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# Physics - Basic Uncertanties Question?

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1. AB is measured using a metre stick.
A trolley is timed between AB.

The following results were obtained - AB = (60+- 0.1)cm

Times (Seconds) - 1.21, 1.21, 1.26, 1.27, 1.24 and 1.28

Express the average speed in the form: Value +- Absolute Uncertainty
2. (Original post by nerd434)
AB is measured using a metre stick.
A trolley is timed between AB.

The following results were obtained - AB = (60+- 0.1)cm

Times (Seconds) - 1.21, 1.21, 1.26, 1.27, 1.24 and 1.28

Express the average speed in the form: Value +- Absolute Uncertainty
Well, what are you stuck on?

First, get an average value for the time taken, and the associated uncertainty (random uncertainty).

Random UncertaintyFor secondary school uncertainties, I think I recall taking:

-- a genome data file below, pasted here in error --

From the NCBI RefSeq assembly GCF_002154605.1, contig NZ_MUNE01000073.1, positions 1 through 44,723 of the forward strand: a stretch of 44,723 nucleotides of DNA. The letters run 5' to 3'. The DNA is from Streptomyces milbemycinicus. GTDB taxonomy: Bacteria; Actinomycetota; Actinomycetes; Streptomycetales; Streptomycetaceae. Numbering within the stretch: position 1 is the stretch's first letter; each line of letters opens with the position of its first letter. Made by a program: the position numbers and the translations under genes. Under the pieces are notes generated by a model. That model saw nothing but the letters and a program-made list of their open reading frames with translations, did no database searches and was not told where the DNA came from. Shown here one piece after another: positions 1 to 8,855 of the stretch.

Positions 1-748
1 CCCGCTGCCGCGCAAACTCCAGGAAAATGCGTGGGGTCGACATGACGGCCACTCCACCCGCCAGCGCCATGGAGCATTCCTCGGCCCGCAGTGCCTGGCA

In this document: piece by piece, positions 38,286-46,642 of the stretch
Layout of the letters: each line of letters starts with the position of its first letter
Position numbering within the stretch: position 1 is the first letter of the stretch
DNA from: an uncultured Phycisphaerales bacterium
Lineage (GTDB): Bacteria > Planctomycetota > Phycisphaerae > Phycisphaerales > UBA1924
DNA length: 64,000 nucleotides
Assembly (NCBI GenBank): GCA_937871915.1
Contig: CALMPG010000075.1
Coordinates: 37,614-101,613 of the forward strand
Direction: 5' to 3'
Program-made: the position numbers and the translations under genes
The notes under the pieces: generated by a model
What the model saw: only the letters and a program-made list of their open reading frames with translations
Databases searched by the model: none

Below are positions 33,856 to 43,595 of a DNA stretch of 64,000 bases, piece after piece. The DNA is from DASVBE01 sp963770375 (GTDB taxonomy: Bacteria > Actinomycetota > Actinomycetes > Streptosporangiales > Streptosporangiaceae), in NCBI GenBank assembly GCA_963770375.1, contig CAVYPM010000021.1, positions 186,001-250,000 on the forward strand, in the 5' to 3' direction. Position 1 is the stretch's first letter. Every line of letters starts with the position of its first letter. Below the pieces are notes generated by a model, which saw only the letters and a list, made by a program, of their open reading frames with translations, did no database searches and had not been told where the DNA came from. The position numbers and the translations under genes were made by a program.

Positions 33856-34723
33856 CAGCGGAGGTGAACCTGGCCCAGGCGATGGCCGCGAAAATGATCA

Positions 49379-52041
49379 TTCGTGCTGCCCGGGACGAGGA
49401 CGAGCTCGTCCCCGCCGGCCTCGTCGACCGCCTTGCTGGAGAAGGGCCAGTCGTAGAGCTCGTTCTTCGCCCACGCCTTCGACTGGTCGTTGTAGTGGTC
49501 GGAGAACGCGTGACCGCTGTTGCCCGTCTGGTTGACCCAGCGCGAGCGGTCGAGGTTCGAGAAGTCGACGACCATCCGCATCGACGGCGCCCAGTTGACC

However, you might be using the standard error, which is the standard deviation of the given readings divided by the square root of the number of readings.

Once you have the value for the average time taken (and uncertainty), you can calculate the average speed as the measured distance over the average time taken. The corresponding uncertainty will be given by the formula:

,

where S is the average speed, D is the measured distance, T is the average time, and ΔS, ΔD, ΔT are the absolute uncertainties in those quantities, respectively.

Remember that the units for the speed will be carried over from the distance and time measurements (speed will be in cm/s).

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